On Mar. 2, Senator Barbara Mikulski announced her plans to retire at the end of her fifth term. This came as a shock to many because, even as a four-foot-eleven, 78-year-old woman, she is in perfect health and has started her annual tour of Maryland counties, a sign that many interpreted as an initiation of her campaign for a sixth term.
Mikulski’s retirement has left a vacant seat in Congress, a seat that five years before would have been impossible to claim because of Mikulski’s overwhelming popularity. Many Democrats and Republicans alike are seizing this opportunity and deciding to run for Senate in the 2016 election.
These candidates include Democrats such as Congressman Chris Van Hollen, Baltimore Mayor Stephanie Rawlings-Blake, Labor Secretary Tom Perez, Representative Donna Edwards, and Anthony Brown, former lieutenant governor who lost in the 2014 gubernatorial election against Larry Hogan. On the Republican side, former governor Robert L. Ehrlich Jr. and Representative Andy Harris are planning to run.
In order for Chris Van Hollen, Maryland’s 8th Congressional District Representative, to run for Mikulski’s Senate seat, he must vacate his seat in the House. This is a highly influential position because the 8th District covers a vast part of Maryland, including parts of Montgomery, Frederick, and Carol Counties. The last time a seat was open in the 8th District was almost thirty years ago when, in 1986, Democrat Michael Barnes attempted but failed to take a seat in the U.S Senate.
Because of its significance, numerous upcoming politicians have either announced or expressed interest in announcing their candidacy to fill Van Hollen’s empty shoes. These politicians include Democrats Kumar P. Barve, Richard Madaleno, Jamie Raskin, Ariana Kelly, and Jeff Waldstreicher. In addition, many County Council members including Nancy Navarro, Nancy Floreen, Roger Berliner, and Valerie Ervin are in the race.
Kumar P. Barve is one of the leading candidates. He is a former majority leader and current chair of the Environment and Transportation Committee of the Maryland House of Delegates. He is now regarded with a high chance of becoming the future Speaker of the House of Delegates. To run for Congress, Barve must give up his delegate seat, which otherwise wouldn’t expire until 2018.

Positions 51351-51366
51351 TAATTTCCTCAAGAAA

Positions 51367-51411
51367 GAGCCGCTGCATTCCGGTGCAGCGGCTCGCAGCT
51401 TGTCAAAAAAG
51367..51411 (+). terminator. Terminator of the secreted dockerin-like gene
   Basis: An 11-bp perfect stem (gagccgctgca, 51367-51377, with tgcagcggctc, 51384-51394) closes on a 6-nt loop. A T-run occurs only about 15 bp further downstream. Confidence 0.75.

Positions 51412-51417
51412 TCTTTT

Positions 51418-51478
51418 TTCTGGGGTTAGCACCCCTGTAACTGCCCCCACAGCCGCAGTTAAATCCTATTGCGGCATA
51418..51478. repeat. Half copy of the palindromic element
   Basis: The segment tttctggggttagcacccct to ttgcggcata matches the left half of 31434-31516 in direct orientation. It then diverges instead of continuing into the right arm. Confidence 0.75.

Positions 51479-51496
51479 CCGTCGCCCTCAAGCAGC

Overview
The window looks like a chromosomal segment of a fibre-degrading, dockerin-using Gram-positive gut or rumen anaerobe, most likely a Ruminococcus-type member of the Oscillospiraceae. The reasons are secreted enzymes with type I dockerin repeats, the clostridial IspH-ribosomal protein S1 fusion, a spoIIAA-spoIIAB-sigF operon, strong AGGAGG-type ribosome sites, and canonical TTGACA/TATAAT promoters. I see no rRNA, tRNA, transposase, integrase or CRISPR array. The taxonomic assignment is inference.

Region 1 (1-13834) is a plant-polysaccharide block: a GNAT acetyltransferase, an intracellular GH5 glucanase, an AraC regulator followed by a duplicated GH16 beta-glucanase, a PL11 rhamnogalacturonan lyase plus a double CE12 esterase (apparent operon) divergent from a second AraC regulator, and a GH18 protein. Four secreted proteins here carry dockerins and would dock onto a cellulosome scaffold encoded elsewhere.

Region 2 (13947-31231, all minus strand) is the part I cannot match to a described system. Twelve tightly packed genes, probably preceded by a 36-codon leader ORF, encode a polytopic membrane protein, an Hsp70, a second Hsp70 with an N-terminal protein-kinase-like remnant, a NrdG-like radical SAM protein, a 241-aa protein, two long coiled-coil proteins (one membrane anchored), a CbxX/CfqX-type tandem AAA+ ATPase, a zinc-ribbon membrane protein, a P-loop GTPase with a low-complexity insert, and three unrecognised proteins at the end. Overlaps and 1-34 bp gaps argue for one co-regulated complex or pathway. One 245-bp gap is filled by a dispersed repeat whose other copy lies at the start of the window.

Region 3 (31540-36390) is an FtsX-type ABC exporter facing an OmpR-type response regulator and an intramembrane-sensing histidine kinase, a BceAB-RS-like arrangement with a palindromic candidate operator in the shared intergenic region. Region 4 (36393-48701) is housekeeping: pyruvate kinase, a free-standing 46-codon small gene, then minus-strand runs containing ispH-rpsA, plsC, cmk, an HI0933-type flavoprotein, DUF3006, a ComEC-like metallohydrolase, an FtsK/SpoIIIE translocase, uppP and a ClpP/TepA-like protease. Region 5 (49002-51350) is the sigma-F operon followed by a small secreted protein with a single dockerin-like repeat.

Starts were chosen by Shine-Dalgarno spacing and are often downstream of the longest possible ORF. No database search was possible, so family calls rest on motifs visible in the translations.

In an email to supporters on Mar. 9, Barve said, “I am ready to take my experience working for economic growth and fighting for our middle class to the federal level.”
Barve originally planned to run to be the 6th District Representative, which also has a vacant seat. However, he has switched to the 8th District because, although his current residence is located in the 6th, Barve grew up and works in the 8th.
Councilwoman Floreen, another candidate running for Van Hollen’s empty seat, is in a similar situation. Floreen has been on the Council for 13 years, and, in order to run, she too would have to give up her position, which expires in 2018.
Right now, our leadership at the local, state, and federal level is all undergoing massive change as a result of Mikulski’s retirement and the upcoming election. It is yet to be seen who will fill Maryland’s vacant seats in both the House and Senate.
Article by MoCo Student staff writer Isabelle Zhou of Richard Montgomery High School